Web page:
A Great way to prepare for an interview!
Preparing for a job interview is a personal effort. After all, each of us knows our own psyche best. So we use whatever means we feel most comfortable with to prepare for what is, at best, a somewhat surreal and unnatural undertaking.
It’s stressful to talk about yourself to a stranger. Add to that the importance of a job offer hanging in the balance. It’s enough to make one’s stomach churn with grief.
At Key Corporate Services, we have advised many candidates on the art of the interview through the years. Being one of the major executive recruiters in the country, we have a simple suggestion that works extremely well when preparing for the interview.
Write out the answers to the potential interview questions in advance.
The reality is, you probably are already thinking about the questions you will most likely be asked. Those “standard” questions that everyone is asked during the interview.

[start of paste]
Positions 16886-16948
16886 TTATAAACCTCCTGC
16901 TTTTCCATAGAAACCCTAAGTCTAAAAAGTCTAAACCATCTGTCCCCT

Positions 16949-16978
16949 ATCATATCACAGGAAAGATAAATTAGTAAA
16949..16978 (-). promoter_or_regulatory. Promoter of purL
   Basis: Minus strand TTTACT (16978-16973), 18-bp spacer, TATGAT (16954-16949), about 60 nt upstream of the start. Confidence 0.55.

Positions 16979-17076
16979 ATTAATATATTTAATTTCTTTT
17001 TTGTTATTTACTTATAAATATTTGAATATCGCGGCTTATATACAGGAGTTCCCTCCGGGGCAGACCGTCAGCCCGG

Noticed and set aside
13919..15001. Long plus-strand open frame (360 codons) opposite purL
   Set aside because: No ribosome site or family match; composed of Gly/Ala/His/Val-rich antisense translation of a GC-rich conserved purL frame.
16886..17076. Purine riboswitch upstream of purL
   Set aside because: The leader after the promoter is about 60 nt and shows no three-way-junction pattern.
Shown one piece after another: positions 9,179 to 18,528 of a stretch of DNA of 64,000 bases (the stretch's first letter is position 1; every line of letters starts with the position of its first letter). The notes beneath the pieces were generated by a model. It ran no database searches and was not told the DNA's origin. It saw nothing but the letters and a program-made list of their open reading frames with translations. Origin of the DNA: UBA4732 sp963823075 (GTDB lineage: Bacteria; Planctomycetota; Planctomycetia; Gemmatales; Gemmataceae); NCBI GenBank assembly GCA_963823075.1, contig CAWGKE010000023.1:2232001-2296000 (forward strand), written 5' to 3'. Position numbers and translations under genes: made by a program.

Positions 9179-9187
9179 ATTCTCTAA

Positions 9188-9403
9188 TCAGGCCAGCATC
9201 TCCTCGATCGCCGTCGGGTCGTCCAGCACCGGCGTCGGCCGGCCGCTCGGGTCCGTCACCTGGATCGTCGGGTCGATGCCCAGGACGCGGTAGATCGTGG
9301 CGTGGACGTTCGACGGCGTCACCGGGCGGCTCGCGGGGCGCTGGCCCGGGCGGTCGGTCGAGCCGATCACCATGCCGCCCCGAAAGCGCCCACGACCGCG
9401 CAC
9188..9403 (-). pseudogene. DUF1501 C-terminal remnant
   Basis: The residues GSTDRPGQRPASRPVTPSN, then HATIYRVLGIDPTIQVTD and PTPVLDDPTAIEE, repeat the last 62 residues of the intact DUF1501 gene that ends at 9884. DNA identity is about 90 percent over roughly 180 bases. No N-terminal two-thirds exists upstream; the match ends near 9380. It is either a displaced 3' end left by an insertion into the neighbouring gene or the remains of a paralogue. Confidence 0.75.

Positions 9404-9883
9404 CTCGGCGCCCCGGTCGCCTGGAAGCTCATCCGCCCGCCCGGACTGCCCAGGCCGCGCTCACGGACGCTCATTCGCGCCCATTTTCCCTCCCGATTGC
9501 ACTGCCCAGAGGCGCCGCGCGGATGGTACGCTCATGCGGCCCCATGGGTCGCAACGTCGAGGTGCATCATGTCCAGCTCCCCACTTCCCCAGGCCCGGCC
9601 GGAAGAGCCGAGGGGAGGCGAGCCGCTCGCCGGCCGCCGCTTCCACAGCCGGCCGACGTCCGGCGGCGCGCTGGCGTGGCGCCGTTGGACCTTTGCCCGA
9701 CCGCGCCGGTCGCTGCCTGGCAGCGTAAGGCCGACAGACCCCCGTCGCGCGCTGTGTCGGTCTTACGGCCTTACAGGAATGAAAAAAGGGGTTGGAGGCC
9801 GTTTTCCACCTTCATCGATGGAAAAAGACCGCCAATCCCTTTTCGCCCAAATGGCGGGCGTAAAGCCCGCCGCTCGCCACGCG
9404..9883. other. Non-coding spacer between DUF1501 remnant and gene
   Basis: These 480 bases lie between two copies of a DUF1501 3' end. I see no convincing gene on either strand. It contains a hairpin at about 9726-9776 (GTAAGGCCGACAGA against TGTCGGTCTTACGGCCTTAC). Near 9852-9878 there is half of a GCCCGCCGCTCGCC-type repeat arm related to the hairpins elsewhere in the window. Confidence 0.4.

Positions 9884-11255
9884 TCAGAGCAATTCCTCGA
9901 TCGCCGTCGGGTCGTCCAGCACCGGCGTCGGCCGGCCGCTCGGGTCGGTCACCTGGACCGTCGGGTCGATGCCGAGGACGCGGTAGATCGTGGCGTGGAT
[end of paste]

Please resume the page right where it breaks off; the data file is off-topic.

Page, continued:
So, instead of thinking what your response is going to be, write your answers down. This way, you won’t be tempted to “shoot from the cuff” and risk rambling on and on.
Writing down your answers in advance will help you articulate concise answers. This will help you avoid responding in a disjointed, convoluted way. It’s not necessary to memorize the answers word for word. However, writing them out forces you to put thoughts and ideas into complete sentences.
So, what questions should you prepare for? Here’s a common question just about anyone asks “Tell me about yourself.” Don’t flub this answer by rambling generalities. Have a concise, memorable answer that uniquely describes who you are. Do this by writing out your answer in advance on paper. Whether or not you remember to say what you wrote is not important.
The simple fact that you thought about the question in advance will help you answer it more effectively.
Think about those STAR-formatted questions (what was the situation, what actions did you take, and what were the results) you will be asked. The more you have prepared, the more you’re able to answer questions very effectively with examples from your past whether they ask it in the form of a behavioral question or not.
Think about the requirements of the position and write out your answers to questions regarding your experience and skills aligned to the job.
In short, the time you spend thinking of possible questions and writing out the answers, the better prepared you will be. And, this will translate into a calmer, less stressed, you that (comes across as confident to the interviewer.
From The Key Corporate Services Blog Team